by Michelle Delio
Want to meet the muses? Or perhaps you'd rather crack codes, act like a kid, travel back in time, have a serious adult conversation, solve a mystery, or learn to fly on a broomstick?
If your answer to any or all of the above is yes, take a literary tour and live inside your favorite book for a while. There are plenty of tours to choose from: serious scholarly tours and wonderfully silly ones, multi-week adventures and brief jaunts. No matter which you choose, you'll get to feed your brain while having fun.
"I used to arrange incredibly elaborate parties for my children," says Jeannie Barresi, managing director of travel company Beyond Boundaries, which organizes Harry Potter Fan Trips tours. "We'd pick a theme, like pirates, and eat pirate food, watch pirate movies, wear pirate costumes, talk pirate talk, read pirate books. Our tours are a big mobile version of those parties."
Those who want to unleash their inner wizard can join Barresi on her Harry Potter themed tours through England and Scotland. The trips include an excursion on the "Hogwarts Express," the actual train (pictured below) that appears in the Harry Potter films, a broomstick ride (thanks to modern virtual-reality technology), lessons in the science of magic-making, and a brisk ground-bound game of Quidditch. Barresi offers both family-friendly and adult tours during the summer months.
"The adult tours always sell out first," says Barresi, who is accepting bookings for the 2006 trips in early October.
Angels, Demons and Pagan Illuminati
Dan Brown's The Da Vinci Code has been credited for inspiring the recent resurgence of literary travel, and there are numerous excursions for Code fans. Some devote themselves to vigorously debunking poor Dan, others offer gentler insights. British Tours supplies a personal "symbologist" who provides background information on the Code's mysteries to groups traveling through Paris and London. Sacred Journeys' women-only "Da Vinci Pilgrimage" invites travelers to "explore the invisible, expand your intuition and reconnect to your soul" while traveling through England.
Fans of Brown's earlier book Angels and Demons can sign on for a two-day Pagan/Illuminati Tour through Rome and time-travel back to the gory glory days of the ancient empire.
Those who think a relaxing vacation should include a few dead bodies (hopefully faux) will be happy to know there are plenty of tours for mystery fans. Farside Africa's Ladies No. 1 Detective Agency Special plunks devotees of Alexander McCall Smith's African detective series right into the village life of fictional female detective Precious Ramotswe. Novel Explorations offers an Agatha Christie tour and will happily put together custom adventures for small groups based on the author's works. The company also offers a number of pre-planned itineraries focused on various British authors, including Beatrix Potter, Jane Austen, the Brontes, and Shakespeare.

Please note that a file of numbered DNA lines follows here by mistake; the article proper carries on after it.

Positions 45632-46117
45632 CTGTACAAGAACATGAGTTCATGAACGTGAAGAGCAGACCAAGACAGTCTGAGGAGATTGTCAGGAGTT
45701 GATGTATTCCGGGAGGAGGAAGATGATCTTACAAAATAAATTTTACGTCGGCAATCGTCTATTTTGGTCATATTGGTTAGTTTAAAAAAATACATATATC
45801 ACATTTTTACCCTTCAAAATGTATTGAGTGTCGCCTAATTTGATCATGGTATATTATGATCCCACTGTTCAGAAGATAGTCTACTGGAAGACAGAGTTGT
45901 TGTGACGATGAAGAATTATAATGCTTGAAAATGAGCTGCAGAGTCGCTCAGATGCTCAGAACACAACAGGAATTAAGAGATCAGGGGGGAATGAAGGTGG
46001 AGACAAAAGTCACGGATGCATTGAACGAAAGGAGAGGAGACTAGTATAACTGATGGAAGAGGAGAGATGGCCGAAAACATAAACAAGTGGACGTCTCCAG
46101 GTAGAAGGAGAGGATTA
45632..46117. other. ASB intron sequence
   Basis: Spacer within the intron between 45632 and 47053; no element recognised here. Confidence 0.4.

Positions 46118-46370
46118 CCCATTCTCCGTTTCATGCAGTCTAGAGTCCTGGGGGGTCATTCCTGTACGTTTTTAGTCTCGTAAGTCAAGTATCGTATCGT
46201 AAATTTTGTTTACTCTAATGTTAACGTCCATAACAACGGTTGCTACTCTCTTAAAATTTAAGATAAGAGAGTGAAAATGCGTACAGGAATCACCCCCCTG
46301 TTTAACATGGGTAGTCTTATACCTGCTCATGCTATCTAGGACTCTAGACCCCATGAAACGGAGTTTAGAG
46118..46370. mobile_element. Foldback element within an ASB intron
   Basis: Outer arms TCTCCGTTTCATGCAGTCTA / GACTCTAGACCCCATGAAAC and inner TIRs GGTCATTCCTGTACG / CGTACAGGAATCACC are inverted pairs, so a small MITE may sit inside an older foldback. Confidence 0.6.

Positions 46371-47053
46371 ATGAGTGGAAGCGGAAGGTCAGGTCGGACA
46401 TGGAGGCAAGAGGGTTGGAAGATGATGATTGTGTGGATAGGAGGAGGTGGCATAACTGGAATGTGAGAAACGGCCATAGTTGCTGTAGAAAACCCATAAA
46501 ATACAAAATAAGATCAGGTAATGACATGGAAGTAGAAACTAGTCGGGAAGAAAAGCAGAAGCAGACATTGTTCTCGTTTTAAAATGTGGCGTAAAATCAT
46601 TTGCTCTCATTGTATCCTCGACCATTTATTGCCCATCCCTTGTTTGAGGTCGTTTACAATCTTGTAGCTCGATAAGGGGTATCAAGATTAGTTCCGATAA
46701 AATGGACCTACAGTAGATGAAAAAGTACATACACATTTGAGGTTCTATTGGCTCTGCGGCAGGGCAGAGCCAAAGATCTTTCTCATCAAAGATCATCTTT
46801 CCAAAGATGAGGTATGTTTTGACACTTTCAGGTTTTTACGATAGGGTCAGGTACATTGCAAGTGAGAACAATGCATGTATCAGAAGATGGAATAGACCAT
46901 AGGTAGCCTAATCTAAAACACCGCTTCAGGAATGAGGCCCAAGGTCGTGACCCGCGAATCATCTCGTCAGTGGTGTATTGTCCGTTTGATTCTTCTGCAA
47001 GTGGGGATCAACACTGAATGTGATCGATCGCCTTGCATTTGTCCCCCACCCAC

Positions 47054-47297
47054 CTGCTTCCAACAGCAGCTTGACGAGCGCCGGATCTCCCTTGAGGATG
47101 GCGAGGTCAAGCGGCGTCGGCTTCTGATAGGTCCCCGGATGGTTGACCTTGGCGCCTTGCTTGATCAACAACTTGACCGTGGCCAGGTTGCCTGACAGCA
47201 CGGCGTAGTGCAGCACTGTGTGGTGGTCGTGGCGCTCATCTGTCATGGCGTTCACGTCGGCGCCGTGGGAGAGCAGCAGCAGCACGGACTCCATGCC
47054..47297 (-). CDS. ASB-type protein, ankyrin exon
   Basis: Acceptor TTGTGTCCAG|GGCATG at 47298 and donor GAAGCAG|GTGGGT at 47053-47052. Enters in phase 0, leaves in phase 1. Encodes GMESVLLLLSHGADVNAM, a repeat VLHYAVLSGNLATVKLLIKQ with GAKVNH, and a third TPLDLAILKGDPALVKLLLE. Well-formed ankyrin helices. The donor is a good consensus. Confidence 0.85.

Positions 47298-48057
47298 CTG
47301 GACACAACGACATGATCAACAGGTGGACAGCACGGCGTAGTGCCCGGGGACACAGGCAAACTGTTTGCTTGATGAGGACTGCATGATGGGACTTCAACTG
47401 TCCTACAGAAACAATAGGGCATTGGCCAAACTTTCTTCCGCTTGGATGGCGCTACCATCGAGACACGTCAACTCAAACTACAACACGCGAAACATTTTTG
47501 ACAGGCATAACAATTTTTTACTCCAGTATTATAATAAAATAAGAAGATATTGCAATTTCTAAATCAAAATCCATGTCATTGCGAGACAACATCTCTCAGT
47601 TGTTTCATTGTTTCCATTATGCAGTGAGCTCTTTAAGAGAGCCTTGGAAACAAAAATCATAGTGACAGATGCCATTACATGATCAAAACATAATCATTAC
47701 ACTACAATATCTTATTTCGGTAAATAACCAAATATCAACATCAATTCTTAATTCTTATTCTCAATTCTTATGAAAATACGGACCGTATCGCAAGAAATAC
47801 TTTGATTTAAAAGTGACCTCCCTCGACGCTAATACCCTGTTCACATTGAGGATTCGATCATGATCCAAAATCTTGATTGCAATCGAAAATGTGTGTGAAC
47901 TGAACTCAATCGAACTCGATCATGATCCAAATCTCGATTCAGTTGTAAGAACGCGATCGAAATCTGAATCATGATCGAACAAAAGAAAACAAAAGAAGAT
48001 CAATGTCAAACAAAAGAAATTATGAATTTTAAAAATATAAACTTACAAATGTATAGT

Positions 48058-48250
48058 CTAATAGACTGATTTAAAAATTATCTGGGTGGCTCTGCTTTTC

If you enjoy tippling as much as reading, you might be interested in the Edinburgh Literary Pub Tour, which takes travelers into five Edinburgh pubs, homes-away-from home for such famous writers as Robert Burns and Robert Louis Stevenson. "These watering holes were upper-class people's main source of contact with ordinary people and their everyday lives," says Morris Paton, who organizes the evening-long tours. He adds that while liquid refreshment isn't the primary point of the tour, "having a few drinks along the way certainly contributes to a more relaxed and convivial atmosphere."
No less convivial but decidedly more sober, Classical Pursuits is for people who crave the ?ook club experience on location.
"The idea is to expand understanding of a particular place by discussing the books that were grown on its soil," says Gary Schoepfel, vice-president of the Great Books Foundation in Chicago, a non-profit organization that promotes reading and talking about books.
Schoepfel leads Classical Pursuits tours through Italy, Paris, Ireland, Greece, New Orleans and New York. Up next: a Sicilian journey centered around three books: Giovanni Verga's Little Novels of Sicily, sad and sometimes funny tales of village life; The Wine-Dark Sea, a contemporary collection of short stories by Nobel prize nominee Leonardo Sciascia; and Prince Giuseppe Di Lampedusa's The Leopard, a dark story of a decadent and corrupt Sicilian aristocracy threatened by revolution and democracy. The latter tour begins in Rome and proceeds to Palermo, Sicily's capital city, for five days and then moves on to the mysterious medieval town of Erice. It winds up in the ancient city of Siracusa, with a slew of sidetrips to cultural treasures and classical sites.
Sound a bit academic for vacation? Not for hardcore book people. But whether a trip is built around the latest blockbuster or time-tested classics, one constant in literary tours is how much fun everyone seems to be having, even the guides.
"Our travelers are smart, interesting people who become deeply engaged with the places they are visiting. I really enjoy spending time with them. They're not just bodies we're shuttling around from one spot to the next," says Schoepfel.
His thoughts are echoed by Barresi of Harry Potter Fan Trips. "Everyone on the tour has a common interest, so there's a real feeling of community right from the start," says Barresi. "And our travelers are so enthusiastic. Seeing their eyes light up when they fly around on a broomstick is a truly magical experience for me."